Now on May 15, still without an explanation of the expired UN medicine, Inner City Press asked Dujarric about the day's Saudi-led Coalition bombing. From the UN transcript: Inner City Press: I wanted to ask you about Yemen... a Saudi-led coalition air strike near Taiz killed 23 people.  And its so-called loyalist, meaning [Amb Rabbuh Mansur] Hadi-side people, said the number is 20.  Does the UN have any… is there any comment on this?

Spokesman:  I'll check.  I'll check and see what we can get.
  Hours later, nothing. See also letter, here. UN Spokesman Dujarric is aware there's an issue, but reflexively blamed it on delays in getting supplies in. It's been eight days and counting. On May 15, Inner city Press asked Dujarric, UN transcript here: Inner City Press: in Yemen, now that the Government or the authorities in charge of Sana'a have declared an emergency.  They say there's 115 deaths by cholera.  What is… what is the UN's role in helping to respond to it?  And have you yet gotten anything back on the reports of expired medicines delivered by WHO…?

Spokesman:  No, not on the medicines.  I mean, as I think I said just a few minutes ago, the UN's role is… through WHO, is to support the Government of… support the Government of Yemen through the establishment of rehydration centres, diarrhoea centres, helping with medicines in every way and every way we… we can.

Inner City Press: That's one of the reasons I'm asking.  It's been almost 10 days.  Do they have no response?

Spokesman:  I'm sorry. I was answering you on the outbreak of cholera… I'll check… no, no, I'll check…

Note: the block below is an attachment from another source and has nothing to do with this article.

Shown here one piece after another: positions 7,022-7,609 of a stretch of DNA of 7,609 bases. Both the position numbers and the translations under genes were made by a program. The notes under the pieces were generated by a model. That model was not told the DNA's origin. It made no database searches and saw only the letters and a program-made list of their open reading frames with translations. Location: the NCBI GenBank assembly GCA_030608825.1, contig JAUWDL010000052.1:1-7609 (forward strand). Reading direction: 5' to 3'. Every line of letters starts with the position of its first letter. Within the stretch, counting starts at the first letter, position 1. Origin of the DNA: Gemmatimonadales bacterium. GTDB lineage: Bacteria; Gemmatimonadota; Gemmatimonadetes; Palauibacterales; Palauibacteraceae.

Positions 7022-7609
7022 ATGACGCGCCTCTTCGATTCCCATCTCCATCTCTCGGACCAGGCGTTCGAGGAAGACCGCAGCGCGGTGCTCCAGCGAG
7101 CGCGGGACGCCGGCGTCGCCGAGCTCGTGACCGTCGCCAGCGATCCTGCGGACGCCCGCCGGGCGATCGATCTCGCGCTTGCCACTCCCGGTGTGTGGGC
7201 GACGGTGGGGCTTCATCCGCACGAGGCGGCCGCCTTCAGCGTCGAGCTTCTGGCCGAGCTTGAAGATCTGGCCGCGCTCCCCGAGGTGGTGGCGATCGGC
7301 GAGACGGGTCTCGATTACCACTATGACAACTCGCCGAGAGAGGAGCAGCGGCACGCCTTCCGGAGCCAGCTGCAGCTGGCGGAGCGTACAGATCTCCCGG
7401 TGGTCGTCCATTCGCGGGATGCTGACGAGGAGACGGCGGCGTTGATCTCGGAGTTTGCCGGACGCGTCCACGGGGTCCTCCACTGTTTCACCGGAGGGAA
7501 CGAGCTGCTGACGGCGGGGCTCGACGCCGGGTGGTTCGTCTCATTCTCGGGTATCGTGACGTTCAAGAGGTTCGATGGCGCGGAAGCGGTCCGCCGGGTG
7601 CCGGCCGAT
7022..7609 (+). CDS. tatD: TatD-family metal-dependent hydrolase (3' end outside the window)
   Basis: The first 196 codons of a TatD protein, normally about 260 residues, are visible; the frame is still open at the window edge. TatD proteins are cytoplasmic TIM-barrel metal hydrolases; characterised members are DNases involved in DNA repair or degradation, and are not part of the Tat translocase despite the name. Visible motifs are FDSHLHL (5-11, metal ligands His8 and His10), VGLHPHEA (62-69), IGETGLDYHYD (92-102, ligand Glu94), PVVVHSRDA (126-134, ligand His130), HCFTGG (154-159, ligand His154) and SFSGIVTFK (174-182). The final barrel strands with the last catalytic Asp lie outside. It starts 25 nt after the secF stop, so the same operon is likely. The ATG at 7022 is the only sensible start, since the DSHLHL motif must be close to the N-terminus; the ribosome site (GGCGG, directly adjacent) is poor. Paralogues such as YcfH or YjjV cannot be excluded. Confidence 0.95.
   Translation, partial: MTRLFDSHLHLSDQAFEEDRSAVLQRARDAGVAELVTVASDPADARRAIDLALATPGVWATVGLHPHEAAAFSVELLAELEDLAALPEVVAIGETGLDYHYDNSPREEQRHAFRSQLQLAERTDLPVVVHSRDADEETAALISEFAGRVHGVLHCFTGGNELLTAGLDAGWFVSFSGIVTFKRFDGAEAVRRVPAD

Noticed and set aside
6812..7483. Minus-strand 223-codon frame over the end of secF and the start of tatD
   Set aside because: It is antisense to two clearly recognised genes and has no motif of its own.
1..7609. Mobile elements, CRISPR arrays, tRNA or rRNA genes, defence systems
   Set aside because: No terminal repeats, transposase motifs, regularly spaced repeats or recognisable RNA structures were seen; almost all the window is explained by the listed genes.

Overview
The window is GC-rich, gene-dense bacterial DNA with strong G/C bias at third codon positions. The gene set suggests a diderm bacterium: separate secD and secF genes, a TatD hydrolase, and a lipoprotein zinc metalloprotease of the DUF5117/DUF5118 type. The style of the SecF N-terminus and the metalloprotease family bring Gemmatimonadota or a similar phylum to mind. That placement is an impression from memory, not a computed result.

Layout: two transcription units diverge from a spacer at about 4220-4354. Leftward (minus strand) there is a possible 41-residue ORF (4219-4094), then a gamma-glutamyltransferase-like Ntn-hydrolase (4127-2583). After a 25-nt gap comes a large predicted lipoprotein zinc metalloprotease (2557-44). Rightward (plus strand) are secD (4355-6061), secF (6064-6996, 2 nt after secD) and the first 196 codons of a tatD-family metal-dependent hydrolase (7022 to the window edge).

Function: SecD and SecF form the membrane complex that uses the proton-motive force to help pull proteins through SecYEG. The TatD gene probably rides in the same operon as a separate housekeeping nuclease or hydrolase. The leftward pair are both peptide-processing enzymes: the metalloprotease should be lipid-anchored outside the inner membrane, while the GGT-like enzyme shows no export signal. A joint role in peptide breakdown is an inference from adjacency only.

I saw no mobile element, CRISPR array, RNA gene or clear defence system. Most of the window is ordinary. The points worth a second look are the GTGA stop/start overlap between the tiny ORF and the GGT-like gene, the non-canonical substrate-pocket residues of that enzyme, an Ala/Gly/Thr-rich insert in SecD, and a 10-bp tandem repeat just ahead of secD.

Inner City Press:  If you're saying count on W.H.O.…?

Spokesman:  No, I think… that was an isolated incident.  I don't think it impacts WHO's work.
  Back on May 11, Inner City Press asked Dujarric, UN transcript here: Inner City Press: on Yemen, did you ever end up getting an answer from OCHA or WHO on the expired medicines that I asked about?

Spokesman:  No, not specifically.  I'm still waiting for something. 
  Back on May 9 Inner City Press asked him again, UN transcript here: Inner City Press: yesterday, I had asked you about the issue of this expired medicine moved from warehouses in Ibb to Taizz.  Do you have any response on that?

Spokesman:  No, not at this point.  We've asked our colleagues at OCHA [Office for the Coordination of Humanitarian Affairs] to look into it, and I'm trying to get something. 

On May 8 Inner City Press asked Dujarric for more information, citing (but mis-pronouncing) the work of intrepid journalist Shuaib M. Almosawa, who also facilitated / translated this [annotated] WHO spin: Of the 8 trucks sent to Taiz, four trucks are still being held by health authorities. [the ones carrying the expired medicines but UN won't (yet) admit where they're being held--in Taiz-- and why they're being held?] The World Health Organization  expresses its appreciation for the quality assurance mechanism followed by the Ministry of Health which has helped remove expired medicines." So despite the obfuscations, the expired medicines were removed, by non-WHO parties. Inner City Press asked UN Spokesman Dujarric but is still waiting. Watch this site.